Catch That Tram
Review of board game Linie 1 by Pevans
With so many railway games around, it makes a change to find a game about tram lines - though Linie 1 may not seem that different at first. The game is in two stages. In the first, players lay track across the board, building up a network of tram lines. In the second stage players run trams across the network.
However, players only run a tram once, as the first player to get their tram home wins the game. And in the first stage players are not extending their own lines, but adding to the network as a whole by adding tiles or upgrading existing track. What drives the game is each player's secret objective.
Where Are We Going?
The secret objective comes in two parts. The first is one of the six tram routes. Each of these has two termini, across the board from each other, and each player has to create a route between their termini. This is complicated by the second card, which specifies two (or three for 2 or 3-player games) additional stops which your route must pass - the specific stops also depend on which route you have.
Armed with their objective, players take it in turns to lay or upgrade two pieces of track on the board, slowly building up the network. However, you don't want other players to know what your objective is, as they will then try to hinder you, so lots of misdirection is called for. Except that you can't afford to spend all your time misdirecting the other players - you need to connect your route as well. Oh, and try and work out what the others are up to and put a spanner in the works.
Why Are We Here?
As you can see, players need to trade off between different tactical priorities. The game has room for several different strategies, from simply going all out to build your route to the complexity of working out what everyone else is after and getting in everybody's way. One of the good things is that it is not possible to knock someone out completely. Even if you put in a line going the wrong way for them, they may be able to upgrade it to a junction that is more useful, or the new track may allow them to connect in to a different route to their objective.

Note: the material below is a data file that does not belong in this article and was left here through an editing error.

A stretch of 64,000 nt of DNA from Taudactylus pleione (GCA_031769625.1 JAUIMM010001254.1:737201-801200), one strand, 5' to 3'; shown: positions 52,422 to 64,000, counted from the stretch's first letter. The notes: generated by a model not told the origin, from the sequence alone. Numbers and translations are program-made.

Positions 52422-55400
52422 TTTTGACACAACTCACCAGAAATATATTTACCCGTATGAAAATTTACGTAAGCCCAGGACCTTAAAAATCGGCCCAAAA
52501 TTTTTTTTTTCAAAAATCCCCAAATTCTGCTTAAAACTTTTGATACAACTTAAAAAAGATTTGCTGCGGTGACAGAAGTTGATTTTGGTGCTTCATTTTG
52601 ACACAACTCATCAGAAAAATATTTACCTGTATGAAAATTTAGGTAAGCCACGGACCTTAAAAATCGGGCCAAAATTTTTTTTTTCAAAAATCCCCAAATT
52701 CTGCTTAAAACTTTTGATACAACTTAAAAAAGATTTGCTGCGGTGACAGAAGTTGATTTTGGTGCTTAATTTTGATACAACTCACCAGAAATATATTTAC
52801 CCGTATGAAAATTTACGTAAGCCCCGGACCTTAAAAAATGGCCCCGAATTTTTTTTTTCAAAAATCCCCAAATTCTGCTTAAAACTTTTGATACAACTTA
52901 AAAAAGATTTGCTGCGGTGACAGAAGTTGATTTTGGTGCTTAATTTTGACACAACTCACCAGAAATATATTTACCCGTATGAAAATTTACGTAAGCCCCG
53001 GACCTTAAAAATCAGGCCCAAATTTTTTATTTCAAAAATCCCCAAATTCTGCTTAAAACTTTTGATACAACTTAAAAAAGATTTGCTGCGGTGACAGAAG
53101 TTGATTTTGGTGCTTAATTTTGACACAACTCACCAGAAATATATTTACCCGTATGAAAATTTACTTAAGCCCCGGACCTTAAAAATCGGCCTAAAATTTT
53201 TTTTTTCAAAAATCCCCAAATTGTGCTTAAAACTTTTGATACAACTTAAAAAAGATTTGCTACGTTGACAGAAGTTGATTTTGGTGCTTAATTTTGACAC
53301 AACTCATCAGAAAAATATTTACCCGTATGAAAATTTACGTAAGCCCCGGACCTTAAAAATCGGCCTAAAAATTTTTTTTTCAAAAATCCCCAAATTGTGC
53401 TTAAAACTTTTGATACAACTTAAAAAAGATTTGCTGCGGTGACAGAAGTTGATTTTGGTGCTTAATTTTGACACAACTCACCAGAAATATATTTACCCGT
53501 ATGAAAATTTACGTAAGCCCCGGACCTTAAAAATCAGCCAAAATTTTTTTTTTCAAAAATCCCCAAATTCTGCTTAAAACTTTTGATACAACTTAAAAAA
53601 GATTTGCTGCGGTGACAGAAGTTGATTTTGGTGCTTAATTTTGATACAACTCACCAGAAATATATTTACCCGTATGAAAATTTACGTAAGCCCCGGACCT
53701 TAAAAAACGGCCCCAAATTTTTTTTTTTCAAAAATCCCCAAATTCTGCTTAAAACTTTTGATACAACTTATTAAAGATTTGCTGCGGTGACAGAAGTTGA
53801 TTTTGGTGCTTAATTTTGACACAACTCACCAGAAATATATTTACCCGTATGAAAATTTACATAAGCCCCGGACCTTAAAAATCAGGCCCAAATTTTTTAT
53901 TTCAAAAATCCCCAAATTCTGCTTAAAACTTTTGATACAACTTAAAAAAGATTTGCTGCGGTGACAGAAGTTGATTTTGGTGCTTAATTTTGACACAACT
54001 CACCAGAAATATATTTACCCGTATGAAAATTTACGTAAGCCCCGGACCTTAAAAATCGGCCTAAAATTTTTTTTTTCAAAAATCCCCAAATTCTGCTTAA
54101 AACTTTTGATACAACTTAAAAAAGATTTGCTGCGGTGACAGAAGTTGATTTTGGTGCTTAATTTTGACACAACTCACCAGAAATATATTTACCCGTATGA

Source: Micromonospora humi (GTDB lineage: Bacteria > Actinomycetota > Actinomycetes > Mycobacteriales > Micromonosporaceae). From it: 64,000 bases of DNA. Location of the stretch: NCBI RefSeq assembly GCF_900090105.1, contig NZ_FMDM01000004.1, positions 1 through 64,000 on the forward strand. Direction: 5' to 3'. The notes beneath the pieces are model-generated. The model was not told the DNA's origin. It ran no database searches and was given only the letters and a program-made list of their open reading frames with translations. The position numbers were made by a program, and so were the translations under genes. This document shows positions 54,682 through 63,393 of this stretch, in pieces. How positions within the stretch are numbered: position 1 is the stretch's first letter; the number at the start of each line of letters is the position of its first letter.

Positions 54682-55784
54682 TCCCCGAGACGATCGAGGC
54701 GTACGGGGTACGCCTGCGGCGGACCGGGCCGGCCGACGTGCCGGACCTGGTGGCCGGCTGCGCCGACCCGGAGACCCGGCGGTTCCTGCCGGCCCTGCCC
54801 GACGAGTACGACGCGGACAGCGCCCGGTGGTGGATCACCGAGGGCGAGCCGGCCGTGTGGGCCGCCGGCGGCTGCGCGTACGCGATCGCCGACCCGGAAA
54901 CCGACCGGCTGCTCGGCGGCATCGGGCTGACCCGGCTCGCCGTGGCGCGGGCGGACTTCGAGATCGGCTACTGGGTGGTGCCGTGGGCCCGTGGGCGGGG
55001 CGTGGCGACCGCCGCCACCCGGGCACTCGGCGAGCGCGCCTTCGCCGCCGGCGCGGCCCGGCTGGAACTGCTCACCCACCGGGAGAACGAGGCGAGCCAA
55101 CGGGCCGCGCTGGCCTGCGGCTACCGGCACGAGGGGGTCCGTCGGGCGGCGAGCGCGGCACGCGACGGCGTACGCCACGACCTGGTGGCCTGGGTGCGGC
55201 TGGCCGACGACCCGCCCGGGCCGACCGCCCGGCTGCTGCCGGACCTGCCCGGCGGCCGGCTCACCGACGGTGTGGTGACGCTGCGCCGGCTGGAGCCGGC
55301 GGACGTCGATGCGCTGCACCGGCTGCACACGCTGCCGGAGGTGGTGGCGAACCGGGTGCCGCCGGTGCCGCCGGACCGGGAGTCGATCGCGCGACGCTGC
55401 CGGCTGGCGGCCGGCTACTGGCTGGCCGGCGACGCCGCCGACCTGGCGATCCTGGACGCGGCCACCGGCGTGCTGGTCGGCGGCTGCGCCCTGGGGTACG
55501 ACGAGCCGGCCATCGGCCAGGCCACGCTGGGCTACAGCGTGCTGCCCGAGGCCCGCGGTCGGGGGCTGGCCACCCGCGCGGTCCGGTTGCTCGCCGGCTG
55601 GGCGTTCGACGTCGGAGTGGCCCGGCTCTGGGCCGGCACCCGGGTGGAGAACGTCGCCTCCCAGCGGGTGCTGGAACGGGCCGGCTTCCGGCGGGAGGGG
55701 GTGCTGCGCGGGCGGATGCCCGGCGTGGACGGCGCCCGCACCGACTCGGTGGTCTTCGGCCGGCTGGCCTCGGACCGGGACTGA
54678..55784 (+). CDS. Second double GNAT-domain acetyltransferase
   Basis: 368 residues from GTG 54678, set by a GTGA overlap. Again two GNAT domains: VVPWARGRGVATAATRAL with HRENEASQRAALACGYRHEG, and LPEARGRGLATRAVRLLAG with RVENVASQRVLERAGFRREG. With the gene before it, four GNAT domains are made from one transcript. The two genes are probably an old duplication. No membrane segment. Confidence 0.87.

My experience is that players complete their routes at about the same time. When this happens, they reveal their objectives and each takes their tram on an inaugural run. Because you must preserve the existing lines when you upgrade a piece of track, it is not possible to remove somebody's route once it is in place. So at this point the game is a straight race. Those who complete their route first have an advantage, as do those with a straight route - it may be worth postponing your run for a turn or two if you can significantly shorten your route. However, moving your tram depends on the roll of the die, so there's a significant luck element too.
What Time Is Lunch?
This is an entertaining game which requires some thought. Compared to the other Goldsieber games, I would place it between Sternenhimmel and Galopp Royal, both in terms of the amount of thought required and the fun element. It is a bit daunting to start off with, when you are faced with an empty board on which you need to lay some tracks. My advice is to work out roughly where your route needs to go and then to lay some useful pieces of track in the middle of nowhere - rather like sketching out your territory in the early stages of a game of Go.
The other useful thing to do is establish the tram stops. The stop for each building goes on the first piece of track laid adjacent to it. Getting your stops in the right place and your opponents' in the wrong place can be very useful.
The physical production is good, though the tiles are a little flimsy, and the artwork is excellent - with the exception of the tram stop signs. Like other Goldsieber games, the box art extends to the interior of the box as well, which is a nice touch.
Linie 1 was designed by Stefan Dorra and published (in Germany) by Goldsieber. It is for 2-5 players and takes about an hour to play. Pevans rates it 8/10.
Page created 11th October 2001. Last modified 24th June 2005.
This website produced by Paul Evans. © Copyright Paul Evans 2001-2005. All trademarks acknowledged.
Problems, comments and feedback to the Webmaster.